Tamiflu effects 'still uncertain'
The effects of antiviral drug Tamiflu - which was stockpiled by the Government at the height of the swine flu pandemic - are still uncertain, researchers said as they accused pharmaceutical giant Roche of withholding data.
A 2009 study in the British Medical Journal found the drug may cut the length of time people have symptoms but found no clear evidence that it prevented complications such as pneumonia.
Experts from the Cochrane Collaboration conducted a review of 20 existing studies.
They found Tamiflu "did not reduce influenza-related lower respiratory tract complications" but did induce nausea.
Evidence of other adverse reactions to the drug were "possibly under-reported", they said.
The study criticised the evidence available from Roche and said the firm had not been able "unconditionally" to provide the information needed for the study.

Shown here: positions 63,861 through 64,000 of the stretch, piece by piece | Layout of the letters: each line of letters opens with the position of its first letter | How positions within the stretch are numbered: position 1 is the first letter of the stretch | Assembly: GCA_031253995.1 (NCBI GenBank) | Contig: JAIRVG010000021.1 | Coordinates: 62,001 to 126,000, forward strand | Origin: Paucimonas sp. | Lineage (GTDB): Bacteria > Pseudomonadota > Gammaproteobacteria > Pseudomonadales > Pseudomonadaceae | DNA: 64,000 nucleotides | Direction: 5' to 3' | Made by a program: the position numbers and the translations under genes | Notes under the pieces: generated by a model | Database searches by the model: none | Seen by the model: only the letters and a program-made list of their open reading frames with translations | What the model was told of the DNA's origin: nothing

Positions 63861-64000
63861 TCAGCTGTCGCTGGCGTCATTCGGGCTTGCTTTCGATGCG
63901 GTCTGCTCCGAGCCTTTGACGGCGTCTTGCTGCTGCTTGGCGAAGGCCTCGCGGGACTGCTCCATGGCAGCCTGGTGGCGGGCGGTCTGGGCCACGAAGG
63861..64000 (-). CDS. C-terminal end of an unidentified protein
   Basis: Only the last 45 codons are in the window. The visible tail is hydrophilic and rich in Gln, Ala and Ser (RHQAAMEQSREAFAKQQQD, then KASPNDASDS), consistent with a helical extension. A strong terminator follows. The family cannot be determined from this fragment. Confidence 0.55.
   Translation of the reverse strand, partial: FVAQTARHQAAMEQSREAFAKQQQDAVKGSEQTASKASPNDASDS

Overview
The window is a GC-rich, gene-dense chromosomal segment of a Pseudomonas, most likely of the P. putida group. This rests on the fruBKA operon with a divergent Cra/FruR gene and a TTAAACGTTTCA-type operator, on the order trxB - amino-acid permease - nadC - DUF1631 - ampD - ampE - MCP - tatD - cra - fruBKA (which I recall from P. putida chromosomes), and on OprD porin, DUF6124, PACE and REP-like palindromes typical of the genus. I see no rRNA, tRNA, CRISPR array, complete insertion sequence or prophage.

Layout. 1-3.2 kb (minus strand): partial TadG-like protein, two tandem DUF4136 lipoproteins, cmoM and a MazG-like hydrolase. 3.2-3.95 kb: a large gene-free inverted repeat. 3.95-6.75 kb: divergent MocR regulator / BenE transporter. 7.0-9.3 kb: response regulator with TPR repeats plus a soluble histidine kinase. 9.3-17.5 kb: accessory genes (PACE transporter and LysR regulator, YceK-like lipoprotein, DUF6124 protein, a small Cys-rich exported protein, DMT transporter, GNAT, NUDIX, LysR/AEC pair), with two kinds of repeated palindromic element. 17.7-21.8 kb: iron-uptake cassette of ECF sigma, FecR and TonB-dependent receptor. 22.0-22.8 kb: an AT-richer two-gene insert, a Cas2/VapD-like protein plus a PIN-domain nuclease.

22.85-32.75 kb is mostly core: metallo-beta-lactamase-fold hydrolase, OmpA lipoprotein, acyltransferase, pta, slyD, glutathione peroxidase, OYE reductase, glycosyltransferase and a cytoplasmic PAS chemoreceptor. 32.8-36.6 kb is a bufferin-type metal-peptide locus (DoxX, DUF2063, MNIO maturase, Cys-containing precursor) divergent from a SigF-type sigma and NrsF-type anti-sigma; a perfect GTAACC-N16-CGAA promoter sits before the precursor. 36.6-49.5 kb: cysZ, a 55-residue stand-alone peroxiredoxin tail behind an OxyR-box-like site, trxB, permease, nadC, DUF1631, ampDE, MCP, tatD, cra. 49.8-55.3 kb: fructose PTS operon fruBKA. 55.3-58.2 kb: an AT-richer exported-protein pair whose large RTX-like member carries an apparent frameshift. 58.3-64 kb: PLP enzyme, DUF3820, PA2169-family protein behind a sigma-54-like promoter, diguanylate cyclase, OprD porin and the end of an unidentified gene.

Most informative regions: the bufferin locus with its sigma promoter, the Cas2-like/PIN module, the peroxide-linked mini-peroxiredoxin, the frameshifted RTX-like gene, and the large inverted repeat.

At the height of the swine flu pandemic, the UK Government had contracts in place for 50 million doses of Tamiflu - enough for 80% of the population. Tamiflu is still available for use when flu is circulating at high levels.
A new report from the Cochrane Collaboration said the question of how well Tamiflu works remains unresolved owing to Roche's continued refusal to provide full access to its data.
Following the 2009 study, Roche did provide 3,195 pages of study reports for 10 treatment trials of Tamiflu but these were incomplete, the experts said.
A statement from Roche said: "Roche has made full clinical study data available to health authorities around the world for their review as part of the licensing process. It is the role of global health authorities to review detailed information on medicines when assessing benefit/risk."